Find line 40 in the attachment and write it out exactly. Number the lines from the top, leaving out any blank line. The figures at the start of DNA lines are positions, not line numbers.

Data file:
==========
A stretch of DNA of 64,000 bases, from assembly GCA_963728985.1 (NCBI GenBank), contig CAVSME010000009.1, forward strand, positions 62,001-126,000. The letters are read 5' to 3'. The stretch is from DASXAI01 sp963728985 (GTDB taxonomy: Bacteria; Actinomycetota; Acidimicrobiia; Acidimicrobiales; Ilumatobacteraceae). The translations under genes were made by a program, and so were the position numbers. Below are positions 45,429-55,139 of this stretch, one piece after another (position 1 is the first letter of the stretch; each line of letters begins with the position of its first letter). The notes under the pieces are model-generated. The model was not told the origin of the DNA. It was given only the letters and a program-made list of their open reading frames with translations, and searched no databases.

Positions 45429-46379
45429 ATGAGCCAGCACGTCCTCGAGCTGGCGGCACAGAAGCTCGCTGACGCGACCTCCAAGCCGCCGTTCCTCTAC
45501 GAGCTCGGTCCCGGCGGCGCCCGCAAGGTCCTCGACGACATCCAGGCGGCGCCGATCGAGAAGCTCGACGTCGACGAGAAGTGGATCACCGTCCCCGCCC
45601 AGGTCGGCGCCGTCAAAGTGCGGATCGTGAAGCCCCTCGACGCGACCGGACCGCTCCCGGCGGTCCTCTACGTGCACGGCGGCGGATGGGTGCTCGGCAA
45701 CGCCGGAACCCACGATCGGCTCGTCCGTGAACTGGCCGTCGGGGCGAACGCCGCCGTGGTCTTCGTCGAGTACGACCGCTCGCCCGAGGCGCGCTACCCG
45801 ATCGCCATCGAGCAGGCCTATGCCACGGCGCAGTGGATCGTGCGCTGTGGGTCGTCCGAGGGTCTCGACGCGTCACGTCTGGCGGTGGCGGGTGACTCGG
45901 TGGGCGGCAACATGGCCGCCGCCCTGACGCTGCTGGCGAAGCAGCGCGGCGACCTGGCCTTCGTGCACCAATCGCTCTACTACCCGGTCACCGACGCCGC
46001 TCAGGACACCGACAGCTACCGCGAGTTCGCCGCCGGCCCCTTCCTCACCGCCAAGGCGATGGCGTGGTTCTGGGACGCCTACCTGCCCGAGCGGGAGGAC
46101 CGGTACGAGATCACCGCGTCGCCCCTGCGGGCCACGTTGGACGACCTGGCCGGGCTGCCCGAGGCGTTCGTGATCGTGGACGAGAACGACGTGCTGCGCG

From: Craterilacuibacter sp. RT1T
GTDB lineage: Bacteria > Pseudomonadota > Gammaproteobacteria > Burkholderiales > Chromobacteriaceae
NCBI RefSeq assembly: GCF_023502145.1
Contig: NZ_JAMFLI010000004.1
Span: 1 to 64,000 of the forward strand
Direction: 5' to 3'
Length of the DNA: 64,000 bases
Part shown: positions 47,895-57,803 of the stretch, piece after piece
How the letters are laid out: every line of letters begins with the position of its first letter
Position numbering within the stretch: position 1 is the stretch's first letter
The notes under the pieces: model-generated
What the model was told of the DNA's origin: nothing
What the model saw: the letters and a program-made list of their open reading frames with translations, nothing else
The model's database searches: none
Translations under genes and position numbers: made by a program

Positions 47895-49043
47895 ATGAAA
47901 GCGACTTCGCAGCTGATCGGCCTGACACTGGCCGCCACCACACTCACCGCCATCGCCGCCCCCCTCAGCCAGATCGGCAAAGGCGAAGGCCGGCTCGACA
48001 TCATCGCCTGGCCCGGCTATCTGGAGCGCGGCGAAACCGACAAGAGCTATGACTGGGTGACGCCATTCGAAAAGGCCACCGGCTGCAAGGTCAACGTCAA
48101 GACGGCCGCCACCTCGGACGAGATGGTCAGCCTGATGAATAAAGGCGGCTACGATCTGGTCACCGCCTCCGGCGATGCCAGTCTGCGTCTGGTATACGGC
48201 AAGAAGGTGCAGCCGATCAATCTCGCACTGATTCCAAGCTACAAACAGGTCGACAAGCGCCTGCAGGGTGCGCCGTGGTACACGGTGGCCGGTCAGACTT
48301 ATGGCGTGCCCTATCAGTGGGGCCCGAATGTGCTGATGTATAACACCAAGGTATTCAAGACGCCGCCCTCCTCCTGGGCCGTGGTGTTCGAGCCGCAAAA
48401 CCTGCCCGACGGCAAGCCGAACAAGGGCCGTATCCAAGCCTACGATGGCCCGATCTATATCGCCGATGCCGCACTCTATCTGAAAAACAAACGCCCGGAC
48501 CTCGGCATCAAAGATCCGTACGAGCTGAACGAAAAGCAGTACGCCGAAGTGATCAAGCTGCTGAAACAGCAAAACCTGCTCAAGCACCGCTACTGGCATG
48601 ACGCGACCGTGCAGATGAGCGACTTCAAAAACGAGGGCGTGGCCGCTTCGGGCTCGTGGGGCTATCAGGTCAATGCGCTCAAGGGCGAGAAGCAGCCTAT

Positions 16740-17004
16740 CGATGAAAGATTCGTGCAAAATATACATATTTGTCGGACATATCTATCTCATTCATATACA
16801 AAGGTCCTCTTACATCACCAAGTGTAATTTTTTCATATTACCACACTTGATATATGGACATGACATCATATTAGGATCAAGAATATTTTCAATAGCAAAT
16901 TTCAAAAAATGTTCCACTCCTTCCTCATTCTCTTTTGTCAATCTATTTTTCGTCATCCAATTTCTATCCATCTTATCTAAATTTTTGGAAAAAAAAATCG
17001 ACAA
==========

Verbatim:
17001 ACAA